announced a $241-million loss, mainly attributed to Kinko’s. The name will cost

nearly $700 million.

 

“Kinko’s was primarily a copy and

print-service provider when it was acquired in 2004,” said Brian D. Philips,

president and chief executive officer of FedEx Office. “The name FedEx Office

more accurately represents our broader role of providing superior information

and services through our company-owned, digitally connected locations around

the world. We are a back office for small businesses and a branch office for

medium to large businesses and mobile professionals.”

 

Kinko’s founder Paul Orfalea issued

a statement about this move. The first Kinko’s store was founded in Isla Vista,

California in 1970; Orfalea left the company in 2000. “Friends, acquaintances

and journalists have been asking me for comments on FedEx’s recent decision to

drop the Kinko’s name from their copy and print centres. Although I sold my

financial interest in Kinko’s several years ago, this news hit me hard. I have

mixed emotions, because Kinko’s as I knew it has been gone for a very long

time.

 

“For 30 years, I worked with tens

of thousands of fellow Kinko’s co-workers to grow an innovative customer-driven

business. Every stage of life required Kinko’s: being a student, business

owner, bride, job-seeker, sales person, event planner, soccer parent and much

more. We took pride in helping customers achieve their goals and always put

customers first.

 

“Those of us who built the company

from a single site in a hamburger stand near the campus of UCSB in 1970 to an

international network at the millennium assumed our grandchildren would know

what it meant when we said we created Kinko’s. Sadly, they won’t. At Kinko’s

our motto was ‘In Ideas We Trust.’ Those ideas, expressed in the way we shared

power, shared profits, and shared knowledge, touched tens of thousands of

coworkers and millions of customers from 1970 to 2000. The signs may be coming

off the building, but when you next meet a former Kinko’s coworker and he or

she brightens up to tell you how it used to be, take note of the fire in their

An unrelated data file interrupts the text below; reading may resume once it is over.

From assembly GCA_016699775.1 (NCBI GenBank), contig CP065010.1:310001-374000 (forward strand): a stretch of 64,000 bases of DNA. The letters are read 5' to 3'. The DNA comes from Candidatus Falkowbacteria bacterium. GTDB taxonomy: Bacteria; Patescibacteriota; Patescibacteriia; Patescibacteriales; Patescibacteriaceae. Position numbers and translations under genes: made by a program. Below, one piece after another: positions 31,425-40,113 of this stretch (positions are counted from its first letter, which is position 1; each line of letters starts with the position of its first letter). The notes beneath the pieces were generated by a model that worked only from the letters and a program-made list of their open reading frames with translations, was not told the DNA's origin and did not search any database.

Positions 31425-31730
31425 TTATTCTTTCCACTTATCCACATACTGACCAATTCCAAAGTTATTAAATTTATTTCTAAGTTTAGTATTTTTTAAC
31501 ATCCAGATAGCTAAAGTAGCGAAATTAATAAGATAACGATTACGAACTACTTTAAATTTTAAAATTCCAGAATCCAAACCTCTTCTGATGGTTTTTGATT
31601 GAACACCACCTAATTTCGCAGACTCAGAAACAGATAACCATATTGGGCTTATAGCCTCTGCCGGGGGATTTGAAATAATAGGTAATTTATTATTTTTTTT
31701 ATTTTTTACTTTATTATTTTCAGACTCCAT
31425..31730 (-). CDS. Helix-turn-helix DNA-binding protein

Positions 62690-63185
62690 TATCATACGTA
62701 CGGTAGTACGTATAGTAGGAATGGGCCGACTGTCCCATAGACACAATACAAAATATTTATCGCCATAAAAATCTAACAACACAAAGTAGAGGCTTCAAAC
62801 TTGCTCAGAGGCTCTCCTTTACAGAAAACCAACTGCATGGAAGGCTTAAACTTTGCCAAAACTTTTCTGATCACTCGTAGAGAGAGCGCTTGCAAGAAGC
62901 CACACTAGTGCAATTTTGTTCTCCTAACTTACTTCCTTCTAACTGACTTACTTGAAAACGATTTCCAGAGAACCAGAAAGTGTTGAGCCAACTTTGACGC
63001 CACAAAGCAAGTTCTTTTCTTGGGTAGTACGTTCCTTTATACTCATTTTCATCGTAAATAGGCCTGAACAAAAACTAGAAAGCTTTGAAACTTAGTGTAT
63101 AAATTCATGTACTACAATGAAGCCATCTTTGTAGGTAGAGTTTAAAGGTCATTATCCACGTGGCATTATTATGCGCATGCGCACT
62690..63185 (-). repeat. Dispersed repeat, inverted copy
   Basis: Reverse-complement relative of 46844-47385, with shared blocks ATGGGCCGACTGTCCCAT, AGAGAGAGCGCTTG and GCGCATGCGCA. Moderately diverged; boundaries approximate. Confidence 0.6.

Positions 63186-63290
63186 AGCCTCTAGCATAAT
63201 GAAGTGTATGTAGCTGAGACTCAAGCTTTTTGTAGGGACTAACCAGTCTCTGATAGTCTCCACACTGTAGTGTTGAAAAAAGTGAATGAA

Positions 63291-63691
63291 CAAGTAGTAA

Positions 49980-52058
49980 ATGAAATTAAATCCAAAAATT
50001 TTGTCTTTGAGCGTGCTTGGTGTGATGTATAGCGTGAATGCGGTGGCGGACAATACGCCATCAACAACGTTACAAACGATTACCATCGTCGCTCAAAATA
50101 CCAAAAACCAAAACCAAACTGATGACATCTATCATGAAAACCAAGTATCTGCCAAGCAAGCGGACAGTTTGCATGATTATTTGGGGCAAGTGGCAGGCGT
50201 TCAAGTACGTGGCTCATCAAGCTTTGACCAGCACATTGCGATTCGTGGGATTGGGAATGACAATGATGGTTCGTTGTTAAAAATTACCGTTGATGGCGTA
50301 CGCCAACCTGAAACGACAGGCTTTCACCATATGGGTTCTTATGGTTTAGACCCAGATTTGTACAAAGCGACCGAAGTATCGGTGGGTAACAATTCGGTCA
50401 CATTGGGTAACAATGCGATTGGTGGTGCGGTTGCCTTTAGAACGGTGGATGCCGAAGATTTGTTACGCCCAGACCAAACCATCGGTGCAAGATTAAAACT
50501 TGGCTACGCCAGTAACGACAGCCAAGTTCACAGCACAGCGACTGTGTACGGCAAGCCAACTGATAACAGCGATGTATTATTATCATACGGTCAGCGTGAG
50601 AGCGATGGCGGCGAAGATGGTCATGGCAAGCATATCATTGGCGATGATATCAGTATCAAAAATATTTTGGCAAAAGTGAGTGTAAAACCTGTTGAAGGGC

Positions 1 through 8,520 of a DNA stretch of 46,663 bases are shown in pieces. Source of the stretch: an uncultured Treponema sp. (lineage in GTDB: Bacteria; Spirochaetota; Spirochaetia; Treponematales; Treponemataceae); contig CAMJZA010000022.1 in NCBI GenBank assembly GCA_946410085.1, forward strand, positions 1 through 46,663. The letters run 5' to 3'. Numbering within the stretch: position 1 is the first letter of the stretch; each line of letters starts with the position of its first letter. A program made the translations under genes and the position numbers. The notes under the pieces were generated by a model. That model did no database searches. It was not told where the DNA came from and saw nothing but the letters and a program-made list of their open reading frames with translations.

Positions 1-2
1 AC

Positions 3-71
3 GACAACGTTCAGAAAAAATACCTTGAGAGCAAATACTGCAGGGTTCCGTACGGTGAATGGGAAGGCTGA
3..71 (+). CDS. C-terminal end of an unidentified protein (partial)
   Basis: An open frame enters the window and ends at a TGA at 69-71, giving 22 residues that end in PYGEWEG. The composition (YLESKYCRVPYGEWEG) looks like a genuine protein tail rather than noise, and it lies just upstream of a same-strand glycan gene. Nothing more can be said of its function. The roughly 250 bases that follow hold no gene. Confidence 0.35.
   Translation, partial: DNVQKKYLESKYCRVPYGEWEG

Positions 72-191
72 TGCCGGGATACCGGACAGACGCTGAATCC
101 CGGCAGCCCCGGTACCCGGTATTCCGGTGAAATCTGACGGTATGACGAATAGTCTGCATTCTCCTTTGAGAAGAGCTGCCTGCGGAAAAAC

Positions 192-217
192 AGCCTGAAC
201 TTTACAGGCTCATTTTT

eyes. That’s the Kinko’s I’ll remember.”

 

I think that most

business owners realize that when you sell your company, you’d best focus on

enjoying the payout — the new owners will do their best to remove any evidence

of your legacy as soon as humanly possible.

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The Adobe-FedEx/Kinko’s Non-Event

July 31, 2007

Many of you will have by now heard of Adobe’s great gaffe in the Acrobat 8.1 of licensing FedEx/Kinko’s to add a little button to the Acrobat toolbar making in a no-brainer for users to send their output files to that large and well-respected chain of, dare I say it, “quick printers” The button can easily be removed through the options menu, but you’re still stuck in the File menu with the same “feature,” which Adobe admits can only be removed with more extensive system surgery (for example, in Windows, using resedit).

Adobe has a proud and essentially unassailable history as a non-partisan vendor (at least in matters resembling this). It’s a great company. When I first got requests from the press about the story I said: “Forget it. It’s a tempest in a teapot. Someone made a big mistake, and Adobe will fix it.”

Sadly (for Adobe) the press moves more rapidly than Adobe does, and the company did not fix the problem quickly (most likely having a lot to do with the agreement somebody signed with FedEx/Kinkos) and today the story hit the Wall Street Journal, of all places.

There are printing industry associations calling for bloodletting, and no end of commentators looking for more.

This will pass like a summer’s storm. Forget about it!